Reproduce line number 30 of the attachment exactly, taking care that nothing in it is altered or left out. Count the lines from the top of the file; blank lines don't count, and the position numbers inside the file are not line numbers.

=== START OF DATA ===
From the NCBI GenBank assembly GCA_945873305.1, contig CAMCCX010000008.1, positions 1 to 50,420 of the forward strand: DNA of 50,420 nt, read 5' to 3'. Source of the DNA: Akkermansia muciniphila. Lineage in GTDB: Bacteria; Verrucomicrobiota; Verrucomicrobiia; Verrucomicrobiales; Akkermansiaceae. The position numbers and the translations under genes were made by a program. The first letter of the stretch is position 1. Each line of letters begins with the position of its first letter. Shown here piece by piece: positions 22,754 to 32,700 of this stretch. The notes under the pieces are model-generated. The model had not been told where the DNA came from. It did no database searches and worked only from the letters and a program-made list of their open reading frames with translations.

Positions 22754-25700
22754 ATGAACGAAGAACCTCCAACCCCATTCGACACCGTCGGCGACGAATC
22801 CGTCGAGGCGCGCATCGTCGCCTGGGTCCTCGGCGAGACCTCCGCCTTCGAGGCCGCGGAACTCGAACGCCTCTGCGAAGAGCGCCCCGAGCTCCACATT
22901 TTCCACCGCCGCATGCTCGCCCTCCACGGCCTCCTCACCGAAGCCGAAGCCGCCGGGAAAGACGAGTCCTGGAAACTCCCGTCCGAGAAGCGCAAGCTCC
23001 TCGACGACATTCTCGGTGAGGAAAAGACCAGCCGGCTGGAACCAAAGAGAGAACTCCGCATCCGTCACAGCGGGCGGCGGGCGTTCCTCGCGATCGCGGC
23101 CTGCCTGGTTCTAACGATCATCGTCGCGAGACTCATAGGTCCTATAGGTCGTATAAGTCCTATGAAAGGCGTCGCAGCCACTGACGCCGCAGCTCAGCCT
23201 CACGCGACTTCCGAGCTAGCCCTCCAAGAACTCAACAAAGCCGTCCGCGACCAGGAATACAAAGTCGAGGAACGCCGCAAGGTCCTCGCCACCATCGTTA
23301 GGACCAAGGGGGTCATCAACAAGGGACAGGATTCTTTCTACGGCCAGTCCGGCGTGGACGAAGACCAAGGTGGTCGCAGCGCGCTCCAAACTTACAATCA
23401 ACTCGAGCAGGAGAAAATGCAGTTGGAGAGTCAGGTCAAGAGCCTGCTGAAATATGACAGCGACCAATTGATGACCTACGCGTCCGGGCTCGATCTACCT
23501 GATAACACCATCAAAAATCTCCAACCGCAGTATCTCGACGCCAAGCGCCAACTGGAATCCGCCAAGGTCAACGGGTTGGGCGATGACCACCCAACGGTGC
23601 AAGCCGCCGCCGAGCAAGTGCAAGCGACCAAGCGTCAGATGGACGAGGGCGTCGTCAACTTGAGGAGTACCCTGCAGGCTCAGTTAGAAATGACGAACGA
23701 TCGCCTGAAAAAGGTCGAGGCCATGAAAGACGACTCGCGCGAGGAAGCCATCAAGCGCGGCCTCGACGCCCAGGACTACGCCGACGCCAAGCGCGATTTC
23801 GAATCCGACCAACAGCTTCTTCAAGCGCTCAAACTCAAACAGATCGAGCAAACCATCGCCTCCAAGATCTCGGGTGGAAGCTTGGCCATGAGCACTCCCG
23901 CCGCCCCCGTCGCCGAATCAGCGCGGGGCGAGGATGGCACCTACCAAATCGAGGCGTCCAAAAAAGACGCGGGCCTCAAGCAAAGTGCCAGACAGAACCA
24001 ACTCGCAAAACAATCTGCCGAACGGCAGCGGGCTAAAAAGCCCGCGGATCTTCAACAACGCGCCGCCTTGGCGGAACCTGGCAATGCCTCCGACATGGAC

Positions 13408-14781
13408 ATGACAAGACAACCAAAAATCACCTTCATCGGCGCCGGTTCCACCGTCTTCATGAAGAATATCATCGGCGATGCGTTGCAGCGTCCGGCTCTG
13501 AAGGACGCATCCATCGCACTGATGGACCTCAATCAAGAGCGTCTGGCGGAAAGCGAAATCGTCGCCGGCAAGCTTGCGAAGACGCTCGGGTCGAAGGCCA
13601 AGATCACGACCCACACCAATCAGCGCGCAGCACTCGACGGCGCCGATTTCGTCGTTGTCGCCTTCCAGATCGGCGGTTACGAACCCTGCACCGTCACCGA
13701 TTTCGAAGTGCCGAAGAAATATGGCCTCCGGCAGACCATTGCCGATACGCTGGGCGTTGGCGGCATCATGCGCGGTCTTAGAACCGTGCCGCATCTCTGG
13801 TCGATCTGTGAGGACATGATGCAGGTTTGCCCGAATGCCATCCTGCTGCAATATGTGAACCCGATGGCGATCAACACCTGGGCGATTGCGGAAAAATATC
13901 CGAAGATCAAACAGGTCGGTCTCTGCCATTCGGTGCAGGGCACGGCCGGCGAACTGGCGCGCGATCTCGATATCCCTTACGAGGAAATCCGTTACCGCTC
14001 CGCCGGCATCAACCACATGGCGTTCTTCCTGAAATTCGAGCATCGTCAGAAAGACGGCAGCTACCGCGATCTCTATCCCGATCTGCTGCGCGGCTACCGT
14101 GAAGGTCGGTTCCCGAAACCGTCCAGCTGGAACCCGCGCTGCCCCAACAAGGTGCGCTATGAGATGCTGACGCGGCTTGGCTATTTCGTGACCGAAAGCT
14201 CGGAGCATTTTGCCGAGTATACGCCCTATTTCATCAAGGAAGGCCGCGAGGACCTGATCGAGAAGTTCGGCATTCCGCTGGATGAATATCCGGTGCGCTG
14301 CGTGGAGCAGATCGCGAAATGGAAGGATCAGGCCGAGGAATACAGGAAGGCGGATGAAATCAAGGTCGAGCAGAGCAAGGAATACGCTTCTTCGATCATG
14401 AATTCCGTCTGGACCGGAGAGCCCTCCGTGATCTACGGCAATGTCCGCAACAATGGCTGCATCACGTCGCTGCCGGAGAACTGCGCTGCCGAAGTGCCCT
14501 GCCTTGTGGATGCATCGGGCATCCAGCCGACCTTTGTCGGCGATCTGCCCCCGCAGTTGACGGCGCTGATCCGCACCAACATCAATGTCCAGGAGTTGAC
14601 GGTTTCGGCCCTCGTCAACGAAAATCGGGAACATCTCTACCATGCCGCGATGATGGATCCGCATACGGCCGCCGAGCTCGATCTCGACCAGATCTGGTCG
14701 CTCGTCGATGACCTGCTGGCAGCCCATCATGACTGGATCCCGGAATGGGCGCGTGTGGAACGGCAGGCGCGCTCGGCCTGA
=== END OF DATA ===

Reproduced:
14601 GGTTTCGGCCCTCGTCAACGAAAATCGGGAACATCTCTACCATGCCGCGATGATGGATCCGCATACGGCCGCCGAGCTCGATCTCGACCAGATCTGGTCG